Scotiabank hosts Women in Agriculture event highlighting local female entrepreneurs

Above, Women in Agriculture event panelists (left to right), Erin Leduc, Diana Fisher, Meghan MacPherson, and Pam Westervelt. Smith photo, Nation Valley News

Kelsey Smith
Nation Valley News

WINCHESTER — Agriculture has always been a male-driven industry; Scotiabank and local women want to change the perspective. 

On Wednesday, February 12, Scotiabank held a Women in Agriculture networking lunch at Winchelsea Events in Winchester. Local women in agriculture were invited to enjoy the company of others and learn about the struggles and successes of other women in the business. 

The event centred around a panel of four women who are part of the agri-business in very different ways. 

The panel was posed questions by emcee and District 11 OFA Director, Jackie Kelly-Pemberton.

The panelists included; ‘The Accidental Farmwife’ author Diana Fisher of Oxford Mills, Meghan MacPherson, Director of the National Credit Unit, co-partner of a family farm in Brinston, Pam Westervelt, and Erin Leduc, partner of her family-owned business Wanna Make It Farm in Moose Creek. 

The women sat side-by-side at the head table facing the 80-plus crowd of ladies.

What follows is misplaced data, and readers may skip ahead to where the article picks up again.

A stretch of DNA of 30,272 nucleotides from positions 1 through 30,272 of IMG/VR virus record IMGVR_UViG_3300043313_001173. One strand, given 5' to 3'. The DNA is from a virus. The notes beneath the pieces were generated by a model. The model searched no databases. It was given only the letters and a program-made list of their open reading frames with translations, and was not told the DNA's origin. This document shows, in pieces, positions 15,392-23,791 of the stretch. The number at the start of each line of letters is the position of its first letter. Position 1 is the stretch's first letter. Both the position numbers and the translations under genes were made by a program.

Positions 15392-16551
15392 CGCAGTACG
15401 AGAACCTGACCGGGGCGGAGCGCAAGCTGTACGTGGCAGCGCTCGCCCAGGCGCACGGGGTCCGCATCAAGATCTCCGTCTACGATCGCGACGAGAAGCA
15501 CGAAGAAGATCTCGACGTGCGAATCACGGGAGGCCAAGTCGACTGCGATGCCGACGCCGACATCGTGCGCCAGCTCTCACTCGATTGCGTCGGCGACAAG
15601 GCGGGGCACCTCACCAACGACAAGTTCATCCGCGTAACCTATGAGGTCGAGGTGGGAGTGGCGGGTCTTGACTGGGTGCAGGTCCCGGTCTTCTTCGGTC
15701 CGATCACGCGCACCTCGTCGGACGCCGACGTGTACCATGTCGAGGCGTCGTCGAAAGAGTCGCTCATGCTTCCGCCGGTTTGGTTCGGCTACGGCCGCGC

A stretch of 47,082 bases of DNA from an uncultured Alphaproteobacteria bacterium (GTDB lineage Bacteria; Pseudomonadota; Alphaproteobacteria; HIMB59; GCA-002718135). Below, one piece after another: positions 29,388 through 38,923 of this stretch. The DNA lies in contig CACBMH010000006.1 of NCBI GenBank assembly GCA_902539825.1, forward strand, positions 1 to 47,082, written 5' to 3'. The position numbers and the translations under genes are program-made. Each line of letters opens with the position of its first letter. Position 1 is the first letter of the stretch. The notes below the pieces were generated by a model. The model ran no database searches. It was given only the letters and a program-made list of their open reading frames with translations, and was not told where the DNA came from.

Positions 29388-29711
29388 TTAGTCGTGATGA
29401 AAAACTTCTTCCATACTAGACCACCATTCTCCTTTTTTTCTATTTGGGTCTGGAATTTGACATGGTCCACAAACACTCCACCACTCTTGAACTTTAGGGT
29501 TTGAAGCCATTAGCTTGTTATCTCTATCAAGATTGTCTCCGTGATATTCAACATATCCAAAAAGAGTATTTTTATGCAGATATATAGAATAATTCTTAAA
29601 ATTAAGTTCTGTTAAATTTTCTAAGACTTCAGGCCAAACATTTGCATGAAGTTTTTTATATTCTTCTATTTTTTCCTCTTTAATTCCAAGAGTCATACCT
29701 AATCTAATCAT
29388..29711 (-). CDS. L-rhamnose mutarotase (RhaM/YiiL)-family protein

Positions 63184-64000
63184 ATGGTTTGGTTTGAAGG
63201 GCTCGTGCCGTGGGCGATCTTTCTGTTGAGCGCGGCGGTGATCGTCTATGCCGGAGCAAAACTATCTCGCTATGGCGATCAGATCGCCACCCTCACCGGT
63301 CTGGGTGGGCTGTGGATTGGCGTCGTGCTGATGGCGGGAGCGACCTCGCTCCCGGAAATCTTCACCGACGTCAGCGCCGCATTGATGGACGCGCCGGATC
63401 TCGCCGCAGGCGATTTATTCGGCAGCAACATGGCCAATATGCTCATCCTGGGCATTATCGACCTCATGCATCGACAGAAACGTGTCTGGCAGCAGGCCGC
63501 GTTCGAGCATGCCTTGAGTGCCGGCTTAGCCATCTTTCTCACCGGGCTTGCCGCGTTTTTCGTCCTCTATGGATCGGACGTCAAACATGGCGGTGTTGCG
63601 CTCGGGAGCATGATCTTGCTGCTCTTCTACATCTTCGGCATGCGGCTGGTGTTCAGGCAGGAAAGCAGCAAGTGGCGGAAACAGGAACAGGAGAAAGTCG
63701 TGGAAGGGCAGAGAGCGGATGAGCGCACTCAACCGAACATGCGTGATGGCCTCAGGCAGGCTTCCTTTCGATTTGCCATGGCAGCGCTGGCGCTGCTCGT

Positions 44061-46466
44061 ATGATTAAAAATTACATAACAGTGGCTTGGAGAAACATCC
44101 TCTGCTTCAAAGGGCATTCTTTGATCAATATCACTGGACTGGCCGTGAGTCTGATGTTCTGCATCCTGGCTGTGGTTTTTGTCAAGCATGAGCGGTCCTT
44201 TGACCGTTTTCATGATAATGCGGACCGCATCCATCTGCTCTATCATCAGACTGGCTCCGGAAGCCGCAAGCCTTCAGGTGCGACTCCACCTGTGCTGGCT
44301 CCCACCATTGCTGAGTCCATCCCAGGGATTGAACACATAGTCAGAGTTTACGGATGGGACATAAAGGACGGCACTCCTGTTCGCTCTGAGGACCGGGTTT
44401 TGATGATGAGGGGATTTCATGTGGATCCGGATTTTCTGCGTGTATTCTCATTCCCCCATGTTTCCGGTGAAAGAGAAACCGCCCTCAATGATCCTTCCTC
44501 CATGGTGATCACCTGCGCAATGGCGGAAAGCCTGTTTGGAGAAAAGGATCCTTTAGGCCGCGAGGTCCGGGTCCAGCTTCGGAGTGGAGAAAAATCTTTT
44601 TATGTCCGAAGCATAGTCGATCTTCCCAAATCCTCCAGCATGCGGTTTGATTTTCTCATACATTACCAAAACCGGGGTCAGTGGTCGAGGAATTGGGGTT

Things were a bit different from what Pam Westervelt had envisioned when approached with the idea.

“When I was told I would be part of a panel, I pictured sitting on a big black leather chair speaking to a crowd of 25, like I was on The View or something,” she joked. 

Special Guest, Dianne Harkin, author of They Said We Couldn’t Do It, stood up and said a few words about her memoir and her life as a farmer’s wife. 

Harkin is known for her incredible sense of humour, determination, and outspokenness. 

“I’m old as dirt,” is how Harkin commenced her recollections of her years spent on the farm and as a woman growing up during a very different time. 

One of the most memorable stories she told was when she attempted to apply for her very first credit card.

After speaking with several banks and being turned down simply because she “didn’t have a real job” and she was only a “farmer’s wife” she walked into Scotiabank and spoke with the manager.

The manager told her by the look on her face he knew she would not take no for an answer. 

She told him, “You got that right!”

It has taken women like Dianne Harkin to pave the way for today’s women in agriculture. Feminists like Harkin have made it possible for women like Diana Fisher, Meghan MacPherson, Pam Westervelt, and Erin Leduc to live their dreams as women and as entrepreneurs. 

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